Data Sufficiency GMAT Questions are by far one of the toughest sections on the GMAT Exam. This video will show you tricks and strategies to do well on that section of the GMAT.
Data Sufficiency GMAT Strategies [Video Transcript]
Let me go ahead and fix that where it says, “June 16” because it is not June 16. It is July 14. Okay, ladies and gentlemen, July 14, 2011. Today’s topic is a continuation of what we were doing last time which was critical reasoning with blanks in the prompt. You remember last time, we only got to do a few problems because we got largely side-tracked into a side discussion about cause-and-effect arguments which was productive. It was a good digression. Definitely a digression of the positive variety, but a digression nevertheless it was.
So now we’re back, and we’re going to do a little bit more in the way of critical reasoning with blanks. But before we start that, as usual we have to start with the normal warnings and guidelines for participation here in the study hall. So let’s just go ahead and knock that out real quick.
The usual warnings, problem submissions, let me highlight a couple of these please, especially this one. I’m going to mention this a couple of times today, but I’m also going to plead with them to throw this up there on the actual Thursday’s website. Please do not submit OG problems. We can’t use them. In the past couple of weeks, there were a couple of submitters who appeared to have spent a great deal of time typing up OG problems and submitting them. We can’t use OG problems on the study hall. In fact, we’re not allowed to use anything at the study hall that we can’t also use on our forum.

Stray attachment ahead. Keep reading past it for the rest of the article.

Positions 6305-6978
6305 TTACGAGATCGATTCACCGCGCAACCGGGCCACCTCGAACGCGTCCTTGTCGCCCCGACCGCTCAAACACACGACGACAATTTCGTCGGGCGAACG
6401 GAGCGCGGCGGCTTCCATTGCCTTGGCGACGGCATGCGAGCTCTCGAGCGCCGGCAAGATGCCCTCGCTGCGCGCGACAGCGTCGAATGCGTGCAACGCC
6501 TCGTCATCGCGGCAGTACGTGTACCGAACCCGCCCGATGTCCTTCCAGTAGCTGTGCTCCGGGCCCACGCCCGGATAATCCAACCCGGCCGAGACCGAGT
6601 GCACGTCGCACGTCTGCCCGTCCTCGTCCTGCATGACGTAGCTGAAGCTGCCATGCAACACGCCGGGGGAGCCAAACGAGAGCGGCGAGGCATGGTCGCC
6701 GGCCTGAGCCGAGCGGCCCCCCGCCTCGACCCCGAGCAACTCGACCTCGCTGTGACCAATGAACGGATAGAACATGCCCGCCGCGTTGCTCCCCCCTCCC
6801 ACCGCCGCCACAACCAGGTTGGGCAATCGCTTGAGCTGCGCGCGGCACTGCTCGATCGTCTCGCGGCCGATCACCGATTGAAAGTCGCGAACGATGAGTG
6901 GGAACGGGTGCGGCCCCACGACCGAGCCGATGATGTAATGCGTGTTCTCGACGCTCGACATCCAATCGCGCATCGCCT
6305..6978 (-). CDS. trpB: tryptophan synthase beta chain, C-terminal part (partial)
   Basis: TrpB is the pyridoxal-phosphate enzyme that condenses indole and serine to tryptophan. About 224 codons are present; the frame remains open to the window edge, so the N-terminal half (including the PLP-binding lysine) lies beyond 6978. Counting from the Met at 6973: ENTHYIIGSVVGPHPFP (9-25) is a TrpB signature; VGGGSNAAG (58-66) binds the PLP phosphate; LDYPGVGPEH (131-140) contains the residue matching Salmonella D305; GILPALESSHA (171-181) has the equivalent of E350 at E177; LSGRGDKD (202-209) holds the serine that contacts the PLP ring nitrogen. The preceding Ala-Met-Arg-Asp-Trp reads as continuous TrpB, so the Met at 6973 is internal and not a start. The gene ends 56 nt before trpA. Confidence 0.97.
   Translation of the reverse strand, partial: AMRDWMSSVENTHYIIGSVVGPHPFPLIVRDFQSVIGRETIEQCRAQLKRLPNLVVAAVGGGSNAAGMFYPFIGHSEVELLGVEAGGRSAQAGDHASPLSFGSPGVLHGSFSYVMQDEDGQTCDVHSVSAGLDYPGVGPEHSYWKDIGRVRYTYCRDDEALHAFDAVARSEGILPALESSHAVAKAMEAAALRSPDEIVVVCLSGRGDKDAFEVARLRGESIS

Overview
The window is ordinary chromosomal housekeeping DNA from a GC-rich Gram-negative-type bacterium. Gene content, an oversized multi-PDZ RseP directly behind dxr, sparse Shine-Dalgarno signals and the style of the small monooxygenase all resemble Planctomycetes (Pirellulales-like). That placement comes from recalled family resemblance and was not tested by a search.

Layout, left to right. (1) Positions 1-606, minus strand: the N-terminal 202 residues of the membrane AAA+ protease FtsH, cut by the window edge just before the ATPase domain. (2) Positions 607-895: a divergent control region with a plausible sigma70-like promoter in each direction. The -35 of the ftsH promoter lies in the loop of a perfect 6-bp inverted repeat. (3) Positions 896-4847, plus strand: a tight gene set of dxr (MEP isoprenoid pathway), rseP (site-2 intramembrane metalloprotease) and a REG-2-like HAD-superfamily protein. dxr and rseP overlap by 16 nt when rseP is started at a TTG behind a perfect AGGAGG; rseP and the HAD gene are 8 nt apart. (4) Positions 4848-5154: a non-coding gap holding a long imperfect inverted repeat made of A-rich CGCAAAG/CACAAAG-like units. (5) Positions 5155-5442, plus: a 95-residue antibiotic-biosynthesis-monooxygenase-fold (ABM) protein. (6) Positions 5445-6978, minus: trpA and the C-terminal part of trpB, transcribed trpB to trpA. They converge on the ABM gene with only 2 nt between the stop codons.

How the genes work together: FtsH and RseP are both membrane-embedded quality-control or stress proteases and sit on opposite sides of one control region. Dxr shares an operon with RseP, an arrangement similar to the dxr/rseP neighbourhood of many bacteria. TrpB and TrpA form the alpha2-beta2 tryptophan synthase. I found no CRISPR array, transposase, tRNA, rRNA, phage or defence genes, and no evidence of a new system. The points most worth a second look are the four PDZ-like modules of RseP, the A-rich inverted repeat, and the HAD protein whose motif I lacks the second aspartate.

So if you want to know where the list of banned sources is, check out the forums. On top of each of the general Quant and general Verbal folders, you’ll find a list of sources that we’re not allowed to use on the forums, and the same sources we are not allowed to use in the study hall. So make sure you are aware. Awareness is power.
Other things, please don’t submit too specific problems. If you just submit something that is a single problem and ask about one or two of the answer choices, that’s not really the kind of thing that should be on the study hall. That’s the kind of thing that belongs on the forums. In fact, individual problems like that are the entire reason why our forums exist. So make sure that your question is at least general enough to be a study hall question. But also as we said below, make sure that you do not violate the submission guidelines when you do that.